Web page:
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Curacao Travel Information
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Electrical current is 110 to 130 volts, 50 Hz. Two-pronged flat plugs are used.
Dutch is the official language, but English and Spanish are widely spoken. The majority of islanders speak Papiamentu, a Creole language.
Curaçao has no tropical diseases like malaria (although mosquitoes can be a problem), and no vaccinations are necessary. Sunburn is common. A high standard of cleanliness means that gastro-intestinal complaints are rare; tap water is distilled from the sea and is safe to drink. There are a number of medical centres on the island and a modern and well-equipped hospital, but medical insurance is still recommended. All in all, Curacao is a very safe place to visit from a health point of view - just stay well hydrated and protect yourself from the sun.
A 10 percent service charge is usually added to restaurant bills, but a few extra guilders as change is appreciated. Most hotels add a 12 percent service charge, and porters are usually tipped one or two guilders. It is customary to tip taxi drivers 10 percent.
Most visits are trouble free, but petty crime is on the increase and although tourist areas are generally safe it is advisable to take sensible precautions like not taking valuables to the beach or wandering alone off the main roads at night. The islands are used to smuggle drugs from South America to Europe and North America and visitors should not leave bags unattended or agree to carry packages for anyone.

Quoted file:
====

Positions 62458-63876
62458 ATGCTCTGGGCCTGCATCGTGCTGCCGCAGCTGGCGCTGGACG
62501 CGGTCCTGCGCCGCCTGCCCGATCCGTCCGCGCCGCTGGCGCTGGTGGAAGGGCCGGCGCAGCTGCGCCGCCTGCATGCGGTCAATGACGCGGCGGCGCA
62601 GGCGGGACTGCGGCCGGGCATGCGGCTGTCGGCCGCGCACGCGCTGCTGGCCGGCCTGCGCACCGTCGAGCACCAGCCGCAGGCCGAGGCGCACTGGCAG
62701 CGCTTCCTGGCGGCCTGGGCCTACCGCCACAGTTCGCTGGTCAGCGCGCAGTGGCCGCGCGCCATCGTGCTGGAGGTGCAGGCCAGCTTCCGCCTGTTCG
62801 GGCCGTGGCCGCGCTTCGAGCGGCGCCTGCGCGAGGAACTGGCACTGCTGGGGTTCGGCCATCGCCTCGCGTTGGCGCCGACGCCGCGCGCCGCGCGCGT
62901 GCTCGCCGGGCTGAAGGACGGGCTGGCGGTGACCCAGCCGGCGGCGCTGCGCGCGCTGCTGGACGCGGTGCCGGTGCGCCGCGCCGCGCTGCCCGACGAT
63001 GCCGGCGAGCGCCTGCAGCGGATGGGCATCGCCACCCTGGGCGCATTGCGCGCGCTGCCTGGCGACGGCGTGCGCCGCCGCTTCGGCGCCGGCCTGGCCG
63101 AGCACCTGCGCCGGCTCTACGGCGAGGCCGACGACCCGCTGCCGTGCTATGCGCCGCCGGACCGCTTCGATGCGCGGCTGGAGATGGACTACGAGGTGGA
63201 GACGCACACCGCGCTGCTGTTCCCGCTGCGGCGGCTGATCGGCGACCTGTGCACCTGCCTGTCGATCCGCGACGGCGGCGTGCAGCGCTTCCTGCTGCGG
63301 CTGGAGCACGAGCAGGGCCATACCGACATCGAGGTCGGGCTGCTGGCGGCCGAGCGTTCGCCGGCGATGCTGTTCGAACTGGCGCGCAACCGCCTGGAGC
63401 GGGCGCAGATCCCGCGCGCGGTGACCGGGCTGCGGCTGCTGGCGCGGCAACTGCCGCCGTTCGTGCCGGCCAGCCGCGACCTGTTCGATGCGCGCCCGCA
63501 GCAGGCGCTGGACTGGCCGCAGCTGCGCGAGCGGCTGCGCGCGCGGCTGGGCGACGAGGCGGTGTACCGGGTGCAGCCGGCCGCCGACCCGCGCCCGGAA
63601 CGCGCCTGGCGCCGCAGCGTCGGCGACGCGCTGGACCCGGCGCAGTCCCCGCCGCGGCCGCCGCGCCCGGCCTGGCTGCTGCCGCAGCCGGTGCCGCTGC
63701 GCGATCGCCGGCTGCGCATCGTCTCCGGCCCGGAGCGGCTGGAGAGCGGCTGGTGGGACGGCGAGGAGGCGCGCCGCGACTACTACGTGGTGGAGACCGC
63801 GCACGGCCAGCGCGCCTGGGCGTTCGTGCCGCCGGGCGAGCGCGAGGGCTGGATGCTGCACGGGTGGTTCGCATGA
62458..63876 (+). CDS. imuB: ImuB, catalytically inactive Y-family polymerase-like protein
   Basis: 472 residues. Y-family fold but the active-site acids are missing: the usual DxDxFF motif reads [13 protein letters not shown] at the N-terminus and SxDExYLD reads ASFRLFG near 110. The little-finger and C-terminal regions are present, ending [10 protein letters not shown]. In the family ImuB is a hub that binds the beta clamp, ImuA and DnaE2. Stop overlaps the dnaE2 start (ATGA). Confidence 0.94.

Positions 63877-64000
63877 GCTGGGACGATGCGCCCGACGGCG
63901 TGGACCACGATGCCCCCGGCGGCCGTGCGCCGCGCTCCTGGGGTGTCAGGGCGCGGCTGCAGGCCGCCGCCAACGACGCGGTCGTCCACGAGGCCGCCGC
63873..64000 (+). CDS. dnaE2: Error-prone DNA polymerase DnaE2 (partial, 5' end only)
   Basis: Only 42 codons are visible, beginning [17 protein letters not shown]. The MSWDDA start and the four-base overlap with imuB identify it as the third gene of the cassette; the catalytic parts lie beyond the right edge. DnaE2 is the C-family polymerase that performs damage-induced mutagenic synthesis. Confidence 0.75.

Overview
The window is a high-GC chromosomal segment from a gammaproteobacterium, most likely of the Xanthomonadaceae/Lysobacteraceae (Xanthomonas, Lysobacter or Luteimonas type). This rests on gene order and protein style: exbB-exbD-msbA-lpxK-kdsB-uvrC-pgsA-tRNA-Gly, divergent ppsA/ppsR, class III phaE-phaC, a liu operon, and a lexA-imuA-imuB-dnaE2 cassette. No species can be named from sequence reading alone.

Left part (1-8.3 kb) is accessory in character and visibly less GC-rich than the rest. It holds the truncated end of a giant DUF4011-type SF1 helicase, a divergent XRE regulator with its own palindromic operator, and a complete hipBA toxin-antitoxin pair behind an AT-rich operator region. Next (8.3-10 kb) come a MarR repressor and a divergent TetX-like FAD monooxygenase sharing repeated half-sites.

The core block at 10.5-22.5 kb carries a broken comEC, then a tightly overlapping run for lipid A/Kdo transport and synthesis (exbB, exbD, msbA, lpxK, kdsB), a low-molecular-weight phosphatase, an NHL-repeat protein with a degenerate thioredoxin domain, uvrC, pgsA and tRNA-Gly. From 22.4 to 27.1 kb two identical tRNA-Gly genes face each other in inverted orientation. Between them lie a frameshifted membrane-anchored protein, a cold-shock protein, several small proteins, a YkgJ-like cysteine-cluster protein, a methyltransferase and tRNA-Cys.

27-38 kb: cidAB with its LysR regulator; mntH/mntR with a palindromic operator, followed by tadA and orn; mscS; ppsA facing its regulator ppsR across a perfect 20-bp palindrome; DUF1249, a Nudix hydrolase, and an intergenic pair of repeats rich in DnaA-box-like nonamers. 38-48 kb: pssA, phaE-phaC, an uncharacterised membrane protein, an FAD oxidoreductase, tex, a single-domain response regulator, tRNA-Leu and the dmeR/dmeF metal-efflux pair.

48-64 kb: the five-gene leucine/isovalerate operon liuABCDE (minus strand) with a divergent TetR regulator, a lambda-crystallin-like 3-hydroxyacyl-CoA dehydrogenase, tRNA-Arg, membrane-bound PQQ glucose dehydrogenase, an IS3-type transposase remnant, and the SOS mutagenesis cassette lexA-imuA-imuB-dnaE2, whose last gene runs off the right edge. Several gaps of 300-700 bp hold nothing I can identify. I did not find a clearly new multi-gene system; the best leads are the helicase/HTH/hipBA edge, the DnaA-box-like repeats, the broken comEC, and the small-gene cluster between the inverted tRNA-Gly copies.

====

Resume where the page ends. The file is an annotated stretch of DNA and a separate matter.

Topless sunbathing and nudity is illegal on the island, and beachwear is inappropriate away from the beach. The island is a self-proclaimed 'gay friendly' destination.
Curacao is an important centre of business in the Caribbean. Business tends to be conducted formally; punctuality is important and dress is smart and conservative. Greetings are usually accompanied by a handshake and business cards are exchanged. Although Dutch is the official language, Spanish and English are also widely spoken. Business hours are usually 7.30am to 12pm and 1.30pm to 5pm Monday to Friday.
The international dialling code for Curaçao is +599. The outgoing code is 00 followed by the relevant country code (e.g. 0027 for South Africa). There are no internal area codes. All local telephone numbers begin with 9 and are typically seven digits. Telephone cards for use at public phones can be purchased at post offices, roadside snack bars and petrol stations. The island is covered by a GSM 900/1800 network. Internet cafes are available.
Travellers to Curaçao may import 200 cigarettes or 100 cigarillos or 50 cigars or 250g of tobacco; two litres of alcohol; perfume; and gifts valued up to 100 florin without paying customs duty.
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